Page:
Ran cow and calf, and eek the verray hogges
So were they fered for berking of the dogges
And shouting of the men and wimmen eke,
They ronne so, hem thoughte hir herte breke.
They yelleden as feendes doon in helle;
The hope and pryde eek of hir enemy!
This cok, that lay upon the foxes bak,
In al his drede, un-to the fox he spak,
And seyde, 'sire, if that I were as ye,
Yet sholde I seyn (as wis31 God helpe me),
Turneth agayn, ye proude cherles alle!
A verray pestilence up-on yow falle!
Now am I come un-to this wodes syde,
Maugree32 your heed, the cok shal heer abyde;
I wol him ete in feith, and that anon.
The fox answerde, 'In feith, it shal be don, '—
And as he spak that word, al sodeinly
This cok brak from his mouth deliverly33,
And heighe up-on a tree he fleigh anon.
And whan the fox saugh that he was y-gon,
'Allas!' quod he, 'O Chauntecleer, allas!
I have to yow,' quod he, 'y-doon trespas, 600
In-as-muche as I maked yow aferd,
Whan I yow hente, and broghte out of the
29 made a noise with a
32 in spite of
But, sire, I dide it in no wikke1 entente;
Com doun, and I shal telle yow what I mente.
I shal seye sooth to yow, God help me so.'
'Nay than,' quod he, 'I shrewe2 us bothe two,
And first I shrewe my-self, bothe blood and
If thou bigyle me ofter than ones.
Thou shalt namore, thurgh thy flaterye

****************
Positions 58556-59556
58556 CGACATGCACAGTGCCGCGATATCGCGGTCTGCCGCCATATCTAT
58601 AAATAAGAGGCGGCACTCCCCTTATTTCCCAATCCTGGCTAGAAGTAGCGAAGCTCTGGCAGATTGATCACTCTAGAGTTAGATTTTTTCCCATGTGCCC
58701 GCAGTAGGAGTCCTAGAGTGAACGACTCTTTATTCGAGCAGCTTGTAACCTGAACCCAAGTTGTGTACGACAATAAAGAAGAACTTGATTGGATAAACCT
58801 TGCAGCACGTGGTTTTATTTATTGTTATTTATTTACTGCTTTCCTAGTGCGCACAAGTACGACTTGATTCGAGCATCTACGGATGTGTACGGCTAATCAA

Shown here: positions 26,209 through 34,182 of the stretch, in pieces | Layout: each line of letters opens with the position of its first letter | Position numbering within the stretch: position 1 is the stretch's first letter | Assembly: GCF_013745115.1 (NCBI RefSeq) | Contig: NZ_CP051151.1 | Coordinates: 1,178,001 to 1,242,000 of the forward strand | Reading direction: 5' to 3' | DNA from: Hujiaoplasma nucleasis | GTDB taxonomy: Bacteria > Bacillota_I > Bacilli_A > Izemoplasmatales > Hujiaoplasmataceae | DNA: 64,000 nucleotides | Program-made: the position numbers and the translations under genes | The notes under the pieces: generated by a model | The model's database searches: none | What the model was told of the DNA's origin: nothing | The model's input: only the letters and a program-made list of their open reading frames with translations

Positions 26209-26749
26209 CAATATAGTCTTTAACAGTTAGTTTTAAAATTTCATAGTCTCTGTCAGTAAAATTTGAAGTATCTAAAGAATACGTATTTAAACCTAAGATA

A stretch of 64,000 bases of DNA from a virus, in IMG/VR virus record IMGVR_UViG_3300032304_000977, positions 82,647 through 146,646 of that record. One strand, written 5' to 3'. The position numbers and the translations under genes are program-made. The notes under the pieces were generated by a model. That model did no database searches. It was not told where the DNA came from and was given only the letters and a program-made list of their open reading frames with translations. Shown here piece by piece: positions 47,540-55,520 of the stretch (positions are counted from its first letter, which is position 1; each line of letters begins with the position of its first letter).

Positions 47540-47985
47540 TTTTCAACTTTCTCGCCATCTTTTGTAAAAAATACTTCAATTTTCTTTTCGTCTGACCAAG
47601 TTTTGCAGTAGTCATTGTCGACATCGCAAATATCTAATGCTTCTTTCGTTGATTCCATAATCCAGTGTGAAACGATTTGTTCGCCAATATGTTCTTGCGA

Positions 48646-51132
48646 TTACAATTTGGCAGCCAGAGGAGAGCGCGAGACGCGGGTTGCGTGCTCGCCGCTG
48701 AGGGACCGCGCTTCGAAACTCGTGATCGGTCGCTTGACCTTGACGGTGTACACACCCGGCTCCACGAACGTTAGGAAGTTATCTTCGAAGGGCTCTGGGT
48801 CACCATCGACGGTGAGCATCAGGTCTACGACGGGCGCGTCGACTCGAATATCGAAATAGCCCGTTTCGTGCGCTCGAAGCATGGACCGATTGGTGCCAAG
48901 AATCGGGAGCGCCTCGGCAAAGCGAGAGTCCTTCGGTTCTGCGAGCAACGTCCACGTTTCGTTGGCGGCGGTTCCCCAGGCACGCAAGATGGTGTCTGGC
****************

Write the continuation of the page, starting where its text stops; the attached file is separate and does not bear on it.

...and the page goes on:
Do3 me to singe and winke with myn yë.
For he that winketh, whan he sholde see,
Al wilfully, God lat him never thee!
'Nay,' quod the fox, but God yive
FROM THE LEGEND OF GOOD WOMEN.
THE STORY OF THISBE OF BABYLON, MARTYR
Incipit Legende Tesba Babilon, Martiris
At Babiloyne whilom fil its thus,-
The whiche toun the queene Semyramus9
Leet dichen al about, and walles make10
Ful hye, of harde tiles wel y-bake:
There were dwellynge in this noble toune
Two lordes, which that were of grete renoune,
And woneden11 so neigh upon a grene,
That ther nas but a stoon wal hem betwene,
As ofte in grette tounes is the wone.
And sooth to seyn, that o man had a sone,
Of al that londe oon of the lustieste;
That other had a doghtre, the faireste
That esteward in the worlde
And both in love y-like soore they brente19,
him That noon of al hir frendes myghte it lette20.
But prevely21 somtyme yit they mette
By sleight, and spoken somme of hir desire,
That is so undiscreet of governaunce,
That iangleth5 whan he sholde holde his pees.' As wre the glede22 and hotter is the fire;
Forbeede a love, and it is ten so woode23.
This wal, which that bitwixe hem bothe stoode,